24 hours ago, I would not have thought it possible. But today, Venezuelanalysis.com publishes a thoughtful, sophisticated critique of FTAA.
I was really surprised, I kept waiting for the document to shoot off in some indefensible tangent, but it never does. Actually, the critique of FTAA is perfectly respectable, snafu-free, and pretty much along the lines of the Brazil-India-South Africa position in the last few rounds of WTO negotiations.
Sure, I find the anti-capitalist background music fairly annoying, but that’s neither here nor there. My one real criticism is that the document doesn’t do what it claims to do: it doesn’t really set out an alternative development strategy. The piece tells us much more about what the government is against than what it’s for. They pick out the three or four most blatantly indefensible aspects of FTAA and keep their fire closely focused on that.
That’s not a bad rhetorical strategy, but what results is not really a comprehensive analysis of FTAA, much less a coherent statement of an alternative strategy. We find out at the end that they want to set up a Convergence Fund, which I’m all for, but it’s clear that without a strategic vision of what such a fund should be devoted to or how it should be handled chances are that, in Venezuela at least, it would turn into just another hotbed of corruption.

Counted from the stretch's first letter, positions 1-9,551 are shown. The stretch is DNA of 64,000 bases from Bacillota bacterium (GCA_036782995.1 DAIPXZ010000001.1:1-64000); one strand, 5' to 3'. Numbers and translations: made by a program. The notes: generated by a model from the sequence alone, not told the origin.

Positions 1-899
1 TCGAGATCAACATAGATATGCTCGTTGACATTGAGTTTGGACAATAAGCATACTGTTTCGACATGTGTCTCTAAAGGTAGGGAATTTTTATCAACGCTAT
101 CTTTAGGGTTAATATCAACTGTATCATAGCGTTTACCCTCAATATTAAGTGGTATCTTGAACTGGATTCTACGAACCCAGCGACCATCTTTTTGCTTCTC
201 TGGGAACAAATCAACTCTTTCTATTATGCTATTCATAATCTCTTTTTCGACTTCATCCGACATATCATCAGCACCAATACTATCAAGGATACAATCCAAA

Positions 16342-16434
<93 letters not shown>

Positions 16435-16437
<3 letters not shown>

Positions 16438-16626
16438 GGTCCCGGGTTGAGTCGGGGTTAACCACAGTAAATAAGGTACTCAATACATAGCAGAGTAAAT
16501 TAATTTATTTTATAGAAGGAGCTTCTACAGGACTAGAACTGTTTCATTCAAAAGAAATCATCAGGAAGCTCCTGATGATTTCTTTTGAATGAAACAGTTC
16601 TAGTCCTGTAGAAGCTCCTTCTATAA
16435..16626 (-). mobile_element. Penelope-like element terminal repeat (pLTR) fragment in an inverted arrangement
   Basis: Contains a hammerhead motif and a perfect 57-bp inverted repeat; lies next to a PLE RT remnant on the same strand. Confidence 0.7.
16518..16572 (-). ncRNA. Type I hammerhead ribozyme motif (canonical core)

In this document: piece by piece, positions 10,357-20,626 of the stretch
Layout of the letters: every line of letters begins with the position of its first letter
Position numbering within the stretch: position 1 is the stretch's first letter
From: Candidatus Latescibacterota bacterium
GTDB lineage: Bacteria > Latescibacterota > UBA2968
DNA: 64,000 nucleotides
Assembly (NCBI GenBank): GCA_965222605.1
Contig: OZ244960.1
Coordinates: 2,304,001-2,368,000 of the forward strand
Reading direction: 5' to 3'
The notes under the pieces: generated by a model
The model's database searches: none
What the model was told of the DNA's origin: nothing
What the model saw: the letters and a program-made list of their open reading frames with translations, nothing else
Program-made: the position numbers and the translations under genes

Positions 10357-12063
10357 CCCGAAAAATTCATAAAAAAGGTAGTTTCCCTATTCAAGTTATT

Still and all, the critique is largely on the money. I’ve been studying these questions as part of my doctoral program, and it’s clear whoever wrote this knows what s/he’s talking about. Latin America has every reason to fear FTAA’s phony agricultural “liberalization,” and should resist it. There is an evident need to reintroduce an acknowledgment of structural asymmetries into the talks, and to bring back the principle of special and differential treatment for poor countries – a principle unwisely sacrificed during the Uruguay round. And the biopiracy concerns are very real. There is a growing consensus on these issues in the poor countries – witness the collapse of the Doha and Cancun talks – and that’s great.
So, it turns out that, at least at Bancoex, there are a few people who can actually speak economics. That’s encouraging. Still, it would be nice to hear more about their proposed alternative. Because the tragedy right now is that, while there’s an emerging consensus around this critique of liberalization, there is nothing like a consensus on what to do instead. At times, it feels like the document just pines for a return to Import Substitution strategies of the 60s and 70s. That, I’m pretty sure, would be a disaster all over again.